A thick black soil with more consistent rainfall will often outdo a loam soil in the dark brown zone, but the differences are nowhere near what they were when the biggest input was the seed in the ground.
Soil fertility is the ability of a soil to supply the necessary plant nutrients to a growing crop at the time a plant root goes looking. But some soils can be highly fertile but not at all productive. Case in point — saline soils.
Most saline soils are highly fertile. Take a soil test on a saline part of your field and it will show very high levels of nitrate N. Sulphur levels will be off the scale because the salts are mainly sulphates. Phosphorus and potassium tests will also be high in most cases. If you dig in a saline soil where little or no crop grows, you will find loads of good black topsoil in a beautiful moist condition.
So saline soils have a lot going for them, but have very low productivity. Salts prevent the abundant nutrients from entering the plant root.
Improving the productivity of saline soils is super simple — just install tile drains and apply generous quantities of good irrigation water. Nice in theory, but in practice there must be a source of water and an acceptable place to dump the salt water that is leached out.
Soil productivity is the ability of a soil to produce crops. Period. One of the best measures of natural soil productivity that I know was the Cereal Variety Co-op tests. In fact, many of those tests may still be a good measure of natural soil fertility. They are mostly done in garden patch agriculture with no weeds and no fertilizer. I think most of them are still done on summerfallow.
When studying soil productivity years ago, we used that data to clearly show which soils would fill the bins. In the brown and dark brown soil zones, the Sceptre and Regina heavy clay soils stuck out like blue diamonds and Melfort silty clay was the runaway winner.
Another good test of natural nitrogen soil fertility was the N soil test summaries for fallow fields. A graph with soil zones on X axis and soil test N on Y axis gave a perfect bell shaped curve if plotted as brown, dark brown, black, thick black, grey black and grey.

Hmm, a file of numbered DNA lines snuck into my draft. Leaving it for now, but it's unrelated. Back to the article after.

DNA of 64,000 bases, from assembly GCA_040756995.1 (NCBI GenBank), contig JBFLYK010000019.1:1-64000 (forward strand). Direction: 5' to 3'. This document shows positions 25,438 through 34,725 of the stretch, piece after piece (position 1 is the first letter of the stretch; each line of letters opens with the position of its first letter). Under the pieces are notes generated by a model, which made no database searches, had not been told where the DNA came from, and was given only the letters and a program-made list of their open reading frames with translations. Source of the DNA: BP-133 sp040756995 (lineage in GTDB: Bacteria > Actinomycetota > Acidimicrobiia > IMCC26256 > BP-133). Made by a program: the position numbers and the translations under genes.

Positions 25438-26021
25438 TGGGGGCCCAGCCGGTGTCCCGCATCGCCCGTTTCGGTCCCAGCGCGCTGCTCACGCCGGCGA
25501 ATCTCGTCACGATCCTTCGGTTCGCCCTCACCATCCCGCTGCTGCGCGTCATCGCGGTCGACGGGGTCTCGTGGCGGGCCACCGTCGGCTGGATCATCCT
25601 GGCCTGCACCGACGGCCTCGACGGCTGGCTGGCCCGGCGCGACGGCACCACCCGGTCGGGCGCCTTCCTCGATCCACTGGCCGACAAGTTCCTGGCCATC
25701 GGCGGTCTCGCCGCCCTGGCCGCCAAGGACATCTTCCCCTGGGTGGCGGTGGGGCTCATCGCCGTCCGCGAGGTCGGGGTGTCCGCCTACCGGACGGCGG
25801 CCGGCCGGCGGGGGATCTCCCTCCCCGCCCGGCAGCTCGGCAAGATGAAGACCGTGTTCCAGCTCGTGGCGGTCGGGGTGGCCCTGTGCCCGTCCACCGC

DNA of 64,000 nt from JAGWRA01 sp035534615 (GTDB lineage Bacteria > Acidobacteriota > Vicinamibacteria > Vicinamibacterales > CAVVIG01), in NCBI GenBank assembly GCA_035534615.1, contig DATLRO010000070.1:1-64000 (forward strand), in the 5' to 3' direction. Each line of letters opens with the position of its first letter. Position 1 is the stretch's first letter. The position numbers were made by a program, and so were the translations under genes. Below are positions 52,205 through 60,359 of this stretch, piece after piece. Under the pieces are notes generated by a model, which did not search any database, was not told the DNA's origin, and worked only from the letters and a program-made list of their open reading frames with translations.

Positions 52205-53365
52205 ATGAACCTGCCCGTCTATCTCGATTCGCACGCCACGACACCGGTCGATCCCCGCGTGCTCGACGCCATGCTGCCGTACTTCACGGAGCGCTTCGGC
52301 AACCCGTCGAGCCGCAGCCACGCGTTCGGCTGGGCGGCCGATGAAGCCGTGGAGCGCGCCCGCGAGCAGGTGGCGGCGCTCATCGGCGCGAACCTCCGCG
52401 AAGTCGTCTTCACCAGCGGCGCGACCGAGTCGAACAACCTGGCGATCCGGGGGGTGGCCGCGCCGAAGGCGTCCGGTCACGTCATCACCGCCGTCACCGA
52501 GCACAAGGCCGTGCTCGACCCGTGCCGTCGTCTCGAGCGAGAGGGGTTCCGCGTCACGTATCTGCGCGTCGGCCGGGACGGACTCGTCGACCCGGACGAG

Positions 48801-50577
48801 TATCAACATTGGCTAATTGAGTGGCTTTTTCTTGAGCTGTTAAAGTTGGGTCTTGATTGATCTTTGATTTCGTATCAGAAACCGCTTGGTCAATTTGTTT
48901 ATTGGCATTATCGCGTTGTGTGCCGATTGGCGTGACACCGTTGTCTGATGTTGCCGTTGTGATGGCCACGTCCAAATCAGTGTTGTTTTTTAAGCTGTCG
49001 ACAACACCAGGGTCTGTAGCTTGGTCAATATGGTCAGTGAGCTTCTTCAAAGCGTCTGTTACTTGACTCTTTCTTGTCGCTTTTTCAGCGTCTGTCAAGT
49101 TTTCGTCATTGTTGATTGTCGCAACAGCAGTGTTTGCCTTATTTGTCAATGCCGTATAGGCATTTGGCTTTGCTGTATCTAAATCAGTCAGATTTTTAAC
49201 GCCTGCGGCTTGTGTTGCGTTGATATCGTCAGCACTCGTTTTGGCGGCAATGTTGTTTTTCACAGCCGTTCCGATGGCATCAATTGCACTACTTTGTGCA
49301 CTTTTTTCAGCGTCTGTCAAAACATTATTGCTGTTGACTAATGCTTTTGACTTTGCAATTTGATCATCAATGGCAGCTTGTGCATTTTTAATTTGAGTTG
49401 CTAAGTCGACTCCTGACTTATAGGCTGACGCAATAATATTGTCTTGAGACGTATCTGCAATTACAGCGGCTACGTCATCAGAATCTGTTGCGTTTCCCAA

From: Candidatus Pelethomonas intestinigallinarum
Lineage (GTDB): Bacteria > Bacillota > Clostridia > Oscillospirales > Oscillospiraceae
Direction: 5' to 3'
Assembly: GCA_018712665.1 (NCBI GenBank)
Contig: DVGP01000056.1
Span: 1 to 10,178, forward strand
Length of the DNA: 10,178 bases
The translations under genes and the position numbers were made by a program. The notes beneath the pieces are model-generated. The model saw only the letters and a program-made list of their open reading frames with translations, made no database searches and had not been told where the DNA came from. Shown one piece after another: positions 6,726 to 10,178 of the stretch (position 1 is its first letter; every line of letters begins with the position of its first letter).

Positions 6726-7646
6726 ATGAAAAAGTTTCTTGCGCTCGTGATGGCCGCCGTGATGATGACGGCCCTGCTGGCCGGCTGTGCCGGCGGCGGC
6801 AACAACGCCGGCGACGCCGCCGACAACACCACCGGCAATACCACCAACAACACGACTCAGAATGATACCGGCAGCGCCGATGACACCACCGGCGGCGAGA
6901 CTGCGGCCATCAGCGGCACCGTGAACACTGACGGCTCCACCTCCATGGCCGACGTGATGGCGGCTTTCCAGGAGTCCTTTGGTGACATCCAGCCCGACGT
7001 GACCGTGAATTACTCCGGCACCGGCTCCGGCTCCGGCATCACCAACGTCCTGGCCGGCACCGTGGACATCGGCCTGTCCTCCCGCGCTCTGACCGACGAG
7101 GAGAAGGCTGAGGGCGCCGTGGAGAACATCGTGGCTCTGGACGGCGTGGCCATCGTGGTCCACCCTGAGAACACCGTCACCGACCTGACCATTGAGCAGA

But much of the above is nothing more than a history lesson in today’s crop production. Management, particularly crop rotation, fertilizer, precision seeding and weed control, has become the great leveler in yields. Sure, a thick black soil with more consistent rainfall will often outdo a loam soil in the dark brown zone, but the differences are nowhere near what they were when the biggest input was the seed in the ground.
MANAGEMENT, AND MOISTURE
In the 1970s, I grew canola yields from 10 to 50 bushels per acre on the same garden patch of Bradwell loam at Outlook. The differences were just due to varying water and nitrogen. Based on that data, I made a statement at national meetings in Guelph, Ontario in August 1977. I questioned the real meaning of soil productivity when management was such a big issue.
Wow, I almost got ran out of town on a rail. But I think I was right and still do.
The founder of Doane’s consulting service in the U. S. had this motto: “Because there is more in the farmer than there is in the land.” In other words, good management can overcome some natural challenges.
The two soil characteristics that are most important in determining natural fertility and productivity are soil organic matter and soil texture. And we must always remember that Mother Nature is always in charge. In the Palliser triangle, moisture in the ground at seeding plus the rainfall in the growing season is still the biggest single factor in crop yield.
The final article of the soil quality series will deal with topsoil. Some recent research work provides new insight on that old topic.
J. L. (Les) Henry is a former professor and extension specialist at the University of Saskatchewan. He farms near Dundurn, Sask.